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Punk Not Bombs: Severed Head of State in Serbia

I started booking shows with my friends (or I should say “crew”) back in the beginning of the 2000’s. The name which we used was (and still is) Positive Youth (Pozitivna Omladina) as we were influenced by youth crew bands like Youth of Today, Gorilla Biscuits etc. Also the majority of the group were straight edge so it was more than normal to use that name. But of course that wasn’t the only reason. Positive Youth refers to unity, friendship and last but not the least, positive mental attitude. Those things were important for us and still are.

Anyway, in the late ‘90’s, just after NATO war against Serbia, we started our own bands, practicing in the basements, old houses and all other similar places. We were influenced not just by the youth crew bands from USA but also by the local hardcore punk heroes Hoću? Neću!, Totalni Promašaj, Smudos and others. For those who don’t know, Kraljevo (my hometown) had strong and really influential hardcore punk scene during ’90’s and their influence spread all over the ex–Yugoslavian area. Besides those bands there was the punk distro/label Kontrapunkt. It started as non music/political fanzine, various political groups and other interesting stuff. In the times when nationalism was mainstream and it was supported by the state and majority of people, those guys were on the frontline of antinationalism. They started, together with comrades from other ex–YU countries, several antinationalist campaigns under the name “Over the Walls of War and Nationalism” (Preko zidova nacionalizma i rata).

So, under the influence of both—straight edge youth crew and political hardcore punk, we started with our own thing. Among the first activities were organizing gigs—for our bands, but also for the touring bands from abroad. Although there were active bands, in the 90’s there were not so many gigs of touring bands since Serbia (or SR Yugoslavia) was under the sanctions and it wasn’t easy to get in or get out. And funny thing is that there were not so many bands playing from other cities. It was a little bit closed scene. After the collapse of Slobodan Milošević’s regime Serbia was open to the world and Kraljevo also opened their venues for the touring bands. That’s how the bands from all over the world came here and played their gigs. One of the gigs that we like to remember was Severed Head of State gig in 2003.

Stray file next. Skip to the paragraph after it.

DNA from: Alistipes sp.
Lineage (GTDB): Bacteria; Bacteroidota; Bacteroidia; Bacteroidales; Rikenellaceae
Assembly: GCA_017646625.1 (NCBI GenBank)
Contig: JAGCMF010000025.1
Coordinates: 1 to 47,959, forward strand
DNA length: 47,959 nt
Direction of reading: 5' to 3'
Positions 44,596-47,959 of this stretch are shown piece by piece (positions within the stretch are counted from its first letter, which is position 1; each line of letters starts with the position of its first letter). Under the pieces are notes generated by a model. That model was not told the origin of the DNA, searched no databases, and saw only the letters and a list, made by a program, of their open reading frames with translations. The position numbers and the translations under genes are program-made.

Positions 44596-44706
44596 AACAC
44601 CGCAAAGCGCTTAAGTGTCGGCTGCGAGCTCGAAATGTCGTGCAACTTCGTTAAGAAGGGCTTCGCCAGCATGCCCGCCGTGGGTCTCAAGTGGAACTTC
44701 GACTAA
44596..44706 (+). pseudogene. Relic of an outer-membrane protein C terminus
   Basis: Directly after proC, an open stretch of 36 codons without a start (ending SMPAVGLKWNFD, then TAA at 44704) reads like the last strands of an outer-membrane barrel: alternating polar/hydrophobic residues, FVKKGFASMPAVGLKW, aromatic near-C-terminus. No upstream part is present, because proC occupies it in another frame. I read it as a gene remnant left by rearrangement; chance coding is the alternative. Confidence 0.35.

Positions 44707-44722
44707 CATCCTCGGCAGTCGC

Severed Head of State wasn’t the first foreign band to play in Kraljevo. In 2002 two bands from Croatia, AK 47 & Intoxicate, played their first gigs in Serbia after the war. And one of their gigs was in Kraljevo. Although we were a little bit scared that some crazy Chetniks/right wing extremists will cause some trouble nothing actually happened. But the day before Kraljevo they were robbed. Someone stole their van which was actually borrowed from a friend of theirs who spent all of his savings to buy it. What was more problematic was their backline which was also in the van. So they were left with nothing, but they decided to come to Kraljevo and they played hell of a gig.

An year later we had another foreign band in the city. This time it was an American hardcore band, which of course, we didn’t care about at the time, but after the show we realized that it was important as they were probably first Americans who came to Kraljevo after the NATO bombing (if we don’t count the diplomatic personnel). Somehow we were informed that Severed Head of State got some problems with booking the show so we accepted the call from Belgrade punk veteran Andrea. She introduced us to the situation and we agreed to help with the show. As I remember, we were little bit euphoric because we’ll host a punk “superstar” band, but actually didn’t know too much about them.

Anyway, we found a venue, it was a nice underground place called “Opposite”. Located in the basement of an old house couple streets away from the city center. The owner was a pscyhobilly fan, really enthusiastic, who opened his place for our gigs, and never had any complaints. Only thing which he insisted was not to come too early to the place. But this time he had to do it because the gig was in the time of “Sablja” (Saber), a state organized action against the criminal groups. This “Sablja” thing started after the assassination of Zoran Djindjić, prime minister of Serbia, who was assassinated by the mafia. So the next couple of months we had something like a curfew while the state fought against mafia. This whole thing failed big time, but that’s another story. So actually the gig was supposed to be a matinée show, because we had to finish around 10 pm. And that’s the information that everybody got, except for Severed Head of State themselves.

Three other bands were also playing. These were locals OPD and Lifeless. Old school hardcore band Another One from Belgrade were also on the bill but they cancelled. On the day of the gig Severed Head of State were late and we were getting a little bit scared what had happened. The people started to gather and I saw a lot of familiar faces, but also some unknown. And then I realized how important this gig was. In one moment we couldn’t wait anymore so we started searching for the phone number of Žule from Banja Luka (Bosnia) who was their tour manager and driver.